The self-promotional nature of new forms of journalism, combined with pressure to raise revenue (personally and within media outlets) means that the whole principle of editorial independence, with its careful rules on conflicts of interest, are compromised and whittled away. When people need to make money, they will find, quite easily, rationalizations for ignoring what used to be accepted ethical guidelines.
Take, for instance, reporters who report for broadcasters and “on their own” have a social media following. They get into the business of paid endorsements from corporations. What does “on their own” mean? Can we separate a reporter’s practice so neatly? See this example.
But there is much more. There is “brand journalism” where corporations pay journalists to write for their web sites, or journalists who write for political web sites funded by partisan groups. The US-based Society of Professional Journalists, for example, has received complaints of bloggers and others who ask for gifts and other benefits in return for a favourable review or article about a person, company or product.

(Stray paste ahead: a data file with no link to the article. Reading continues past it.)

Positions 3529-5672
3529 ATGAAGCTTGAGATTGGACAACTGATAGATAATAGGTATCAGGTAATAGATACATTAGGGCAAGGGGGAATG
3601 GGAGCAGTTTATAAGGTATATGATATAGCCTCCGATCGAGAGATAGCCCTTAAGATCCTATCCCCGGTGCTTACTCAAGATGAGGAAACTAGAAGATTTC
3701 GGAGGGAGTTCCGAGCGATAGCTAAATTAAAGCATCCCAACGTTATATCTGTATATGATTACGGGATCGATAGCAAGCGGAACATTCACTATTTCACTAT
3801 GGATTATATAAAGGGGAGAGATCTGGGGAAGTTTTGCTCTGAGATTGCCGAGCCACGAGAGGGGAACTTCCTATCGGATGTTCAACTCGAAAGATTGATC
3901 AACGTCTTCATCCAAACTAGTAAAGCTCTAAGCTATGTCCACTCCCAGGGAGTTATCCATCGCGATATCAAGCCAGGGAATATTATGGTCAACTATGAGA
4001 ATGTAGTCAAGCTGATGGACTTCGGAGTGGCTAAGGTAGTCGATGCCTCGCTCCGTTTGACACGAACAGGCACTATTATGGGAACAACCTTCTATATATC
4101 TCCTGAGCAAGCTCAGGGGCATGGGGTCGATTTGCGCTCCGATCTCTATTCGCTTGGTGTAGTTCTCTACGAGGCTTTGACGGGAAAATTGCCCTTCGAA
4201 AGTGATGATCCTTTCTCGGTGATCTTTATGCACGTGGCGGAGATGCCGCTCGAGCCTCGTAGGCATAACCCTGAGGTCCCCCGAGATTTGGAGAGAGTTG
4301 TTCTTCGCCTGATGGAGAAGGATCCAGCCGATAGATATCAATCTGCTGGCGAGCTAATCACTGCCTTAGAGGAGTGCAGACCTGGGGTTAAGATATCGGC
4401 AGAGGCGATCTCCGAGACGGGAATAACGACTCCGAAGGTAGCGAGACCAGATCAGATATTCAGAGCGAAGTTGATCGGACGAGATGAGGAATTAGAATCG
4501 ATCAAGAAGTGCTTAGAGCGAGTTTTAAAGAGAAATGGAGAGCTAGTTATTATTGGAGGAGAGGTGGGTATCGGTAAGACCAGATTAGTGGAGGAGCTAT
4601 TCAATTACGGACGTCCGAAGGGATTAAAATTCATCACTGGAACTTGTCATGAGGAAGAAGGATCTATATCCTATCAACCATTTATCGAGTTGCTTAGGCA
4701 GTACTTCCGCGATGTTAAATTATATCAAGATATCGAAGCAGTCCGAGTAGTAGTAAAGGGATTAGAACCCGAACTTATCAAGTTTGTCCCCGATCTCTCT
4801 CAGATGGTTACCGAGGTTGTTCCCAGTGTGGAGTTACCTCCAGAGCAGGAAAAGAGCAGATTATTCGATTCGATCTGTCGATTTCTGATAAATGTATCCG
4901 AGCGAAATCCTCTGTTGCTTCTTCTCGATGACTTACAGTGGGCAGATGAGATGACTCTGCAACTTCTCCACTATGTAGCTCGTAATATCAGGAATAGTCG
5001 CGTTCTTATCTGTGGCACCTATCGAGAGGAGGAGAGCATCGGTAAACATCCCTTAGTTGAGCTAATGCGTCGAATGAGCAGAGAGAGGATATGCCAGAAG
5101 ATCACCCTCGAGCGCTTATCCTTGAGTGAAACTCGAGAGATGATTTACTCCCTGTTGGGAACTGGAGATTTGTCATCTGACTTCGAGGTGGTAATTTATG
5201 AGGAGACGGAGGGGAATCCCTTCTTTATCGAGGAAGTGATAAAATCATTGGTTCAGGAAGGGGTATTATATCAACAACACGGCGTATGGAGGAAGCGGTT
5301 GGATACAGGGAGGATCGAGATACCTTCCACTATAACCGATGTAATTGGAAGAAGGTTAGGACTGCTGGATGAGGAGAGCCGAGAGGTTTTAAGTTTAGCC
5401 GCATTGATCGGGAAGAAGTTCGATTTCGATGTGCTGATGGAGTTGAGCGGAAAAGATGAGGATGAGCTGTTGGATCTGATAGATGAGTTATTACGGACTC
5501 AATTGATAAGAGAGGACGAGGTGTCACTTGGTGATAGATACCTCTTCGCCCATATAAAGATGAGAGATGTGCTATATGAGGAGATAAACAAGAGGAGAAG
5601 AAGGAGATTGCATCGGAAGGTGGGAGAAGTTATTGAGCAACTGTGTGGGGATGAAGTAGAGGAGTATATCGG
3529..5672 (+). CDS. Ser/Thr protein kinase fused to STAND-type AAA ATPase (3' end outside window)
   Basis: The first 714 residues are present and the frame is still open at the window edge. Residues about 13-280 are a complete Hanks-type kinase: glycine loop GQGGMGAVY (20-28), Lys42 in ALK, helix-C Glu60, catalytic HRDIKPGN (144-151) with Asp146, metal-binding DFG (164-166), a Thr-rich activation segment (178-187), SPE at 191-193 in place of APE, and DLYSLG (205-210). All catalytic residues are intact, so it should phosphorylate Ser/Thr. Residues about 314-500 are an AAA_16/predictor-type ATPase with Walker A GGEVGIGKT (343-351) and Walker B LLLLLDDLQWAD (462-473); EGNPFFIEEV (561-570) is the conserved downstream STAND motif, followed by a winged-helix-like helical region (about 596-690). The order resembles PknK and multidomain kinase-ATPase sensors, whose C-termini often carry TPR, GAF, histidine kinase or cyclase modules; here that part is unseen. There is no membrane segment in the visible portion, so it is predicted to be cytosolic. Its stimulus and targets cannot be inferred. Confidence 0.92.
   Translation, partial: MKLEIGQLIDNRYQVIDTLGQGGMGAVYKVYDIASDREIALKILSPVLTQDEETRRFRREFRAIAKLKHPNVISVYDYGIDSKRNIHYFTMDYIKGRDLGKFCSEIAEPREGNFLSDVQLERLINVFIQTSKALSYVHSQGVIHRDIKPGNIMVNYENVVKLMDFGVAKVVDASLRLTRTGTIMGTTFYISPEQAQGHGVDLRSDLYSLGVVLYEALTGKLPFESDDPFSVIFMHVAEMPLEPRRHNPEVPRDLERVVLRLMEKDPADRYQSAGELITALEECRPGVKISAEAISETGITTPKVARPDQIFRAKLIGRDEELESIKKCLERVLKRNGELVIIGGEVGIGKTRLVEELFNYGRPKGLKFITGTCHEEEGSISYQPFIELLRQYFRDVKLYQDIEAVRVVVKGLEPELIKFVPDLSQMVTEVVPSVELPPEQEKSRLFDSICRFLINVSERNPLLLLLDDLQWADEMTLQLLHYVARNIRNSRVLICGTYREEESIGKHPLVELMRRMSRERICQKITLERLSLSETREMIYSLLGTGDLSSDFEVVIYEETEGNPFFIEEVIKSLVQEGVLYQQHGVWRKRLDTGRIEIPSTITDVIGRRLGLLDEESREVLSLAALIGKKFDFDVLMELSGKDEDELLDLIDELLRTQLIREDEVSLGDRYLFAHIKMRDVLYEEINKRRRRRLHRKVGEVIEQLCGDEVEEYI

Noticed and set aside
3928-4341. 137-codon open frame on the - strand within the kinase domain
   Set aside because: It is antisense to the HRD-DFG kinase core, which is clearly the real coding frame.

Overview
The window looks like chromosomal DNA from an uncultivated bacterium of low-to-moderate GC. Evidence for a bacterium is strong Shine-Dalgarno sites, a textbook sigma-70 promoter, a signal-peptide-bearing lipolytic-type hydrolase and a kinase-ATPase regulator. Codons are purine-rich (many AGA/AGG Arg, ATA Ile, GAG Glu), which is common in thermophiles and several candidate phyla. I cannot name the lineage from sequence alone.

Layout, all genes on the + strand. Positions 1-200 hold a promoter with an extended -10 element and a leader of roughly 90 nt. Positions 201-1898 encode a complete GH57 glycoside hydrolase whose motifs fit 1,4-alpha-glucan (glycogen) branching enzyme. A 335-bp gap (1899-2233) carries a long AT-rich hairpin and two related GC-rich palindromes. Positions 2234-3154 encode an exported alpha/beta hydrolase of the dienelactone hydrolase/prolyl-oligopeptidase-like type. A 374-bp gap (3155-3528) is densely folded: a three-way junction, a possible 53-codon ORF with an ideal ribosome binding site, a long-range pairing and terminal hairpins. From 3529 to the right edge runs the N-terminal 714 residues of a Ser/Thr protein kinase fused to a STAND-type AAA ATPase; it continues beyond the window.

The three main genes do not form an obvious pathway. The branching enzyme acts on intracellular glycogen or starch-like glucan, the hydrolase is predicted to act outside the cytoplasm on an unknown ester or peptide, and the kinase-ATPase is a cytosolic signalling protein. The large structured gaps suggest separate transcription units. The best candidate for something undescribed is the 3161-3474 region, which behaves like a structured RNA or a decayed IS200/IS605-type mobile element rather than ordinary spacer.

None of this is new, of course. The development of the principle of independence in journalism in the early 1900s’s was grounded in an acute awareness of the potential abuses of journalism for one’s own gain. That is one reason why the traditional codes of ethics took hard lines on accepting any gifts and on having relationships with outside groups. For some time, a new generation of journalists have complained about such “hard lines” and couldn’t seem to understand the problem. Now we slide into a situation where it is hard to say that anything is a violation against independence, despite what the codes of ethics say.
I agree we need to re-define independence for a digital media world. Independence is the crucial battleground today for maintaining ethical, responsible journalism. How will it be re-defined? How far can we bend or alter the rules, without undermining the idea of independence? In the meantime, a lot of questionable practice, driven by personal and corporate objectives, will fly under the flag of good practice.
Principles die slowly from a thousand small cuts.